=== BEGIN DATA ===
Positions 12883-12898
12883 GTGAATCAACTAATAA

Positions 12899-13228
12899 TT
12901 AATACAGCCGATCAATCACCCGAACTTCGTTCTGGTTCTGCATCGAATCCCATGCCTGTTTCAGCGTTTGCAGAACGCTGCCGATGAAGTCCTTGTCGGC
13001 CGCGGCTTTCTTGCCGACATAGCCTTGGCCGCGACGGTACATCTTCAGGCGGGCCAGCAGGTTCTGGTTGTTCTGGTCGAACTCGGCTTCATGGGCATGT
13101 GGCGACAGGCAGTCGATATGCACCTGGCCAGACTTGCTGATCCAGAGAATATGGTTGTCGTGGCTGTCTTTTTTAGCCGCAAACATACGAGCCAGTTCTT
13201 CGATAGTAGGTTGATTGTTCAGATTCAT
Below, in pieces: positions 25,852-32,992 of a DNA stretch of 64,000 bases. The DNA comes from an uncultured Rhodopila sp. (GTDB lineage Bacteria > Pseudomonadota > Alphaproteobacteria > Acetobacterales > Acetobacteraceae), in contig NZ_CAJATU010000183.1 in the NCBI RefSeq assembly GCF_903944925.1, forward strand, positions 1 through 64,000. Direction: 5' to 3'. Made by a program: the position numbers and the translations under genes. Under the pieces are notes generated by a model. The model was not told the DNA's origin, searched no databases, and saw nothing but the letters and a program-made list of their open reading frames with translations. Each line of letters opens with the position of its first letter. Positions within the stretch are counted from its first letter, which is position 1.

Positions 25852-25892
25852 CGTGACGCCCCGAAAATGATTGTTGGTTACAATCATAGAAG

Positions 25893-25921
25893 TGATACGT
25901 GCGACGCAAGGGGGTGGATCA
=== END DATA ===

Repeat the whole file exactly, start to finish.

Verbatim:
Positions 12883-12898
12883 GTGAATCAACTAATAA

Positions 12899-13228
12899 TT
12901 AATACAGCCGATCAATCACCCGAACTTCGTTCTGGTTCTGCATCGAATCCCATGCCTGTTTCAGCGTTTGCAGAACGCTGCCGATGAAGTCCTTGTCGGC
13001 CGCGGCTTTCTTGCCGACATAGCCTTGGCCGCGACGGTACATCTTCAGGCGGGCCAGCAGGTTCTGGTTGTTCTGGTCGAACTCGGCTTCATGGGCATGT
13101 GGCGACAGGCAGTCGATATGCACCTGGCCAGACTTGCTGATCCAGAGAATATGGTTGTCGTGGCTGTCTTTTTTAGCCGCAAACATACGAGCCAGTTCTT
13201 CGATAGTAGGTTGATTGTTCAGATTCAT
Below, in pieces: positions 25,852-32,992 of a DNA stretch of 64,000 bases. The DNA comes from an uncultured Rhodopila sp. (GTDB lineage Bacteria > Pseudomonadota > Alphaproteobacteria > Acetobacterales > Acetobacteraceae), in contig NZ_CAJATU010000183.1 in the NCBI RefSeq assembly GCF_903944925.1, forward strand, positions 1 through 64,000. Direction: 5' to 3'. Made by a program: the position numbers and the translations under genes. Under the pieces are notes generated by a model. The model was not told the DNA's origin, searched no databases, and saw nothing but the letters and a program-made list of their open reading frames with translations. Each line of letters opens with the position of its first letter. Positions within the stretch are counted from its first letter, which is position 1.

Positions 25852-25892
25852 CGTGACGCCCCGAAAATGATTGTTGGTTACAATCATAGAAG

Positions 25893-25921
25893 TGATACGT
25901 GCGACGCAAGGGGGTGGATCA